Monday, May 20, 2013
Charming and funny, warm and authentic. Authentic should be underlined because the story is about a young woman who dreams of Broadway. And the author/reader is an actress who has performed on Broadway and appeared in films. She knows of what she writes and narrates. For this listener a story is often greatly enhanced when read by the author, and that is certainly the case with Someday, Someday, Maybe.
In Graham’s debut we meet Franny Banks, an aspiring actress who has set a goal for herself - realize her dream in New York City within three years or take up another profession. She has come so close but not close enough and there are only a few months left in her self-imposed timeline.
She has strived diligently - acting classes with a well thought of coach and a performance in his showcase that garnered her offers from two agents. There’s the glib Joe Melville and been-there-seen-it-all Barney Sparks. Joe has landed her a bit part in a newly revived sit com - problem is it hasn’t aired.
Her love life seems to be doing better than her career - there’s a long distance connection to Clark, a Chicago law student, a what-might-amount-to-something dalliance with a good looking actor, James, and the comfortable comradery of her screenwriter roommate, Dan.
Franny makes do by working as a catering server and cocktail waitress. Things start to look up when Joe lands a role for her or do they? It’s in a zombie film and nudity is required.
Someday, Someday, Maybe is a unique coming of age story set in the entertainment industry. It’s laced with hope, humor and good bits of advice.
- Gail Cooke
Tuesday, May 14, 2013
Fans of the Faith Fairchild mystery series are in for several treats with her 21st adventure. First of all, many may call a travel agent to arrange a trip to Italy as that is where caterer Faith and pastor hubby Tom have gone sans offspring to celebrate their 25th anniversary. Page makes Italy sound like the most inviting place on the planet with numerous details of scenes and places visited. They begin in Rome before going to Tuscany for the opening of Faith’s former assistant Francesca’s cooking school - Cucina Rossi.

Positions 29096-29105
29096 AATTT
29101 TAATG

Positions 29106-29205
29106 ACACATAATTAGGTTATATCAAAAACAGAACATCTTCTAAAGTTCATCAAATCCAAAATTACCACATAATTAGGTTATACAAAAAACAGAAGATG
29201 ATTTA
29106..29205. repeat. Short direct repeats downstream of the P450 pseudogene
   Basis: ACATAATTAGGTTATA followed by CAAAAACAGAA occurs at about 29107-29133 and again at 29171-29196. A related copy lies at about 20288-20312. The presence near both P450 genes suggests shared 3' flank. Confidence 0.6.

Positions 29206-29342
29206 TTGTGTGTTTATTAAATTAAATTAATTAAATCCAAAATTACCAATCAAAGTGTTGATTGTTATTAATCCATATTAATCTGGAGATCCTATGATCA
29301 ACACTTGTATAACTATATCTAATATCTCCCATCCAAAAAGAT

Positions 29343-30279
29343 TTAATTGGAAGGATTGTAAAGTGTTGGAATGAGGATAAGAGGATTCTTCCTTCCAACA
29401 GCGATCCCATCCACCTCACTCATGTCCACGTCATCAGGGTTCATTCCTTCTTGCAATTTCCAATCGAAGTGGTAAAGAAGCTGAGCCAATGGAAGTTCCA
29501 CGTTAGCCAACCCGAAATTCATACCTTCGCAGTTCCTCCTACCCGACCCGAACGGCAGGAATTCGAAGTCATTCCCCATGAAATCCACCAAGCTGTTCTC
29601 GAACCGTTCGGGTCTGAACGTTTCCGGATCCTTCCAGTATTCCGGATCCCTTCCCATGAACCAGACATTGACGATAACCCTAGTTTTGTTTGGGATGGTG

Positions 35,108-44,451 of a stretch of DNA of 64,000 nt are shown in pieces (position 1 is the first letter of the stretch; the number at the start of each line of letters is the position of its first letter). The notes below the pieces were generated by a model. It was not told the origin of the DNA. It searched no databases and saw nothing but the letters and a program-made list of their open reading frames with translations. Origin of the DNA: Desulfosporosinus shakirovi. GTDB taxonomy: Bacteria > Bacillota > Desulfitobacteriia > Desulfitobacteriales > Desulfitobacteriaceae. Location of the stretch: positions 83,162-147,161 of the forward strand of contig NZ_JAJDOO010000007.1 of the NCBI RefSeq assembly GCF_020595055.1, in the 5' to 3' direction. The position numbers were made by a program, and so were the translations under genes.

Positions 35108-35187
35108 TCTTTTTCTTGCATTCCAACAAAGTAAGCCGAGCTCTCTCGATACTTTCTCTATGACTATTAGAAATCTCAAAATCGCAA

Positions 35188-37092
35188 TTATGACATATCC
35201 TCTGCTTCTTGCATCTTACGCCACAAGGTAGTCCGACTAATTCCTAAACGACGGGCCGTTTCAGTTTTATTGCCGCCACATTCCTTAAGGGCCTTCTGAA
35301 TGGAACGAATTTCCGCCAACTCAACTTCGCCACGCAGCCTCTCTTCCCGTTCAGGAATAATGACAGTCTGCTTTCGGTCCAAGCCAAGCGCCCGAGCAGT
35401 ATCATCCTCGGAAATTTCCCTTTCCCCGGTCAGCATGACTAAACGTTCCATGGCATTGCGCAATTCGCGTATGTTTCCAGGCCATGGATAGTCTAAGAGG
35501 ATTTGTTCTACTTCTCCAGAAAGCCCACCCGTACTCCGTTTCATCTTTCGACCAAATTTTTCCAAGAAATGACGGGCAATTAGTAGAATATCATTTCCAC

Once there many mouths will water while reading descriptions of daily comestibles. But, never worry - recipes for Spaghetti alla Foriana, Pici with Tuscan Ragu, Fresh Spinach Sauteed with Garlic and Panna Cotta are included in the back of the book.
While in Rome Tom and Faith befriend an apparently learned Englishman, Freddy Ives, who treats them to a delicious meal, jots copiously in a notebook he carries, and thoroughly charms the Fairchilds while not saying very much about himself. It’s not long before the couple are horror stricken to see Freddy stabbed to death in the Piazza Farnese. Tom has caught just a glimpse pf the murderer and Freddy only managed to gasp a few words before his last breath.
Somewhat reluctantly the Fairchilds proceed to Tuscany to offer Francesca and her husband support in their new endeavor and hopefully enjoy themselves. The enjoying part may be a tad difficult as other guests are really a mixed bag - an argumentative couple who seem to be on the brink of divorce, a young girl in Goth garb complete with facial piercings, a snooty, hard-to-please British couple, some Southern ladies, an apparently very-much-in-love pair, and Francesca’s neighbor, Luke, who owns an eye-popping palazzo and attendant vineyards.